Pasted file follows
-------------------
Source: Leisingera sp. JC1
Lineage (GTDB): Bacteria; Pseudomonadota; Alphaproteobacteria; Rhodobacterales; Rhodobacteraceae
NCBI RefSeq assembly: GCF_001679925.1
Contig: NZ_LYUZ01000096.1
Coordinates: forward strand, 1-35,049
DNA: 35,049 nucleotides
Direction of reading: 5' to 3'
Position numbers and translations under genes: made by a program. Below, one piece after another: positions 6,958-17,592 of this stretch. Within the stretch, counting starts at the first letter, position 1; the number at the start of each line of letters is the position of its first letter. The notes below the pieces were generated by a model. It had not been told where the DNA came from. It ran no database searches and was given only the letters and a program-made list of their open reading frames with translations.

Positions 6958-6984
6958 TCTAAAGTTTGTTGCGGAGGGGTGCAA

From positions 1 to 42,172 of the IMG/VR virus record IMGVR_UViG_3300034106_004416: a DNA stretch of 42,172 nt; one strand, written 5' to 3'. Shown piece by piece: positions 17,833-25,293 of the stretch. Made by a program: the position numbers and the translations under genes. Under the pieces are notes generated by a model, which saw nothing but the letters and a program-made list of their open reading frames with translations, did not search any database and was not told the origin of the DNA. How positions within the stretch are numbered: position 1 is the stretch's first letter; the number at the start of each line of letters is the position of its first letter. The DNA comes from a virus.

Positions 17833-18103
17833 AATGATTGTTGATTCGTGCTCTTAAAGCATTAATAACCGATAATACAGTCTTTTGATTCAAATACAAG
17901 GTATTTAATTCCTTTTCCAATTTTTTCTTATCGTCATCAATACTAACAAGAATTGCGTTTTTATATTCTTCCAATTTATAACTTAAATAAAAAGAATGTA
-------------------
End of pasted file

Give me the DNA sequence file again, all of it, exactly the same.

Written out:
Source: Leisingera sp. JC1
Lineage (GTDB): Bacteria; Pseudomonadota; Alphaproteobacteria; Rhodobacterales; Rhodobacteraceae
NCBI RefSeq assembly: GCF_001679925.1
Contig: NZ_LYUZ01000096.1
Coordinates: forward strand, 1-35,049
DNA: 35,049 nucleotides
Direction of reading: 5' to 3'
Position numbers and translations under genes: made by a program. Below, one piece after another: positions 6,958-17,592 of this stretch. Within the stretch, counting starts at the first letter, position 1; the number at the start of each line of letters is the position of its first letter. The notes below the pieces were generated by a model. It had not been told where the DNA came from. It ran no database searches and was given only the letters and a program-made list of their open reading frames with translations.

Positions 6958-6984
6958 TCTAAAGTTTGTTGCGGAGGGGTGCAA

From positions 1 to 42,172 of the IMG/VR virus record IMGVR_UViG_3300034106_004416: a DNA stretch of 42,172 nt; one strand, written 5' to 3'. Shown piece by piece: positions 17,833-25,293 of the stretch. Made by a program: the position numbers and the translations under genes. Under the pieces are notes generated by a model, which saw nothing but the letters and a program-made list of their open reading frames with translations, did not search any database and was not told the origin of the DNA. How positions within the stretch are numbered: position 1 is the stretch's first letter; the number at the start of each line of letters is the position of its first letter. The DNA comes from a virus.

Positions 17833-18103
17833 AATGATTGTTGATTCGTGCTCTTAAAGCATTAATAACCGATAATACAGTCTTTTGATTCAAATACAAG
17901 GTATTTAATTCCTTTTCCAATTTTTTCTTATCGTCATCAATACTAACAAGAATTGCGTTTTTATATTCTTCCAATTTATAACTTAAATAAAAAGAATGTA